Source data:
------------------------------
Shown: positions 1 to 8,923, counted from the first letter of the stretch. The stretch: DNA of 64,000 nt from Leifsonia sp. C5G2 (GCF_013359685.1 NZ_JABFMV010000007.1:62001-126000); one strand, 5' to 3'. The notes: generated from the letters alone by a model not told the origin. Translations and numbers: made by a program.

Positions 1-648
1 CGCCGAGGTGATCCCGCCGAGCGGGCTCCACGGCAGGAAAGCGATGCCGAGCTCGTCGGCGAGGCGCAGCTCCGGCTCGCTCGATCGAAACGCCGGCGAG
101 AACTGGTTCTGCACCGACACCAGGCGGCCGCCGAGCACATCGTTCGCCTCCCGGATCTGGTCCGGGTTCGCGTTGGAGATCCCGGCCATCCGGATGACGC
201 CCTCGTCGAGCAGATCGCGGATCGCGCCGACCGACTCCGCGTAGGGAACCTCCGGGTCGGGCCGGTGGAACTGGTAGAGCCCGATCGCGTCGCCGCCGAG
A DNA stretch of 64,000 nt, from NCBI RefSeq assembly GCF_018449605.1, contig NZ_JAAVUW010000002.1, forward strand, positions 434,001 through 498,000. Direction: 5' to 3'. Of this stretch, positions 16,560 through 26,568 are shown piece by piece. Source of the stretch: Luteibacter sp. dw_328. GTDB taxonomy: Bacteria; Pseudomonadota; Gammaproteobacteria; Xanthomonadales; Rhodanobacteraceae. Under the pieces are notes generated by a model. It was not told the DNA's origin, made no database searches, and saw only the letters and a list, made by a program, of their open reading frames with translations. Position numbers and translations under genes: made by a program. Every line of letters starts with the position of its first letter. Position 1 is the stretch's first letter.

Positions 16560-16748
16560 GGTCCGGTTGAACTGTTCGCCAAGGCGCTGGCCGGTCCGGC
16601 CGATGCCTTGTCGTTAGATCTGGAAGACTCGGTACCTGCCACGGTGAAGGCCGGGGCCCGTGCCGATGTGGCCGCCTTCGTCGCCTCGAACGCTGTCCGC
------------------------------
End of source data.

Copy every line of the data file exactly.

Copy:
Shown: positions 1 to 8,923, counted from the first letter of the stretch. The stretch: DNA of 64,000 nt from Leifsonia sp. C5G2 (GCF_013359685.1 NZ_JABFMV010000007.1:62001-126000); one strand, 5' to 3'. The notes: generated from the letters alone by a model not told the origin. Translations and numbers: made by a program.

Positions 1-648
1 CGCCGAGGTGATCCCGCCGAGCGGGCTCCACGGCAGGAAAGCGATGCCGAGCTCGTCGGCGAGGCGCAGCTCCGGCTCGCTCGATCGAAACGCCGGCGAG
101 AACTGGTTCTGCACCGACACCAGGCGGCCGCCGAGCACATCGTTCGCCTCCCGGATCTGGTCCGGGTTCGCGTTGGAGATCCCGGCCATCCGGATGACGC
201 CCTCGTCGAGCAGATCGCGGATCGCGCCGACCGACTCCGCGTAGGGAACCTCCGGGTCGGGCCGGTGGAACTGGTAGAGCCCGATCGCGTCGCCGCCGAG
A DNA stretch of 64,000 nt, from NCBI RefSeq assembly GCF_018449605.1, contig NZ_JAAVUW010000002.1, forward strand, positions 434,001 through 498,000. Direction: 5' to 3'. Of this stretch, positions 16,560 through 26,568 are shown piece by piece. Source of the stretch: Luteibacter sp. dw_328. GTDB taxonomy: Bacteria; Pseudomonadota; Gammaproteobacteria; Xanthomonadales; Rhodanobacteraceae. Under the pieces are notes generated by a model. It was not told the DNA's origin, made no database searches, and saw only the letters and a list, made by a program, of their open reading frames with translations. Position numbers and translations under genes: made by a program. Every line of letters starts with the position of its first letter. Position 1 is the stretch's first letter.

Positions 16560-16748
16560 GGTCCGGTTGAACTGTTCGCCAAGGCGCTGGCCGGTCCGGC
16601 CGATGCCTTGTCGTTAGATCTGGAAGACTCGGTACCTGCCACGGTGAAGGCCGGGGCCCGTGCCGATGTGGCCGCCTTCGTCGCCTCGAACGCTGTCCGC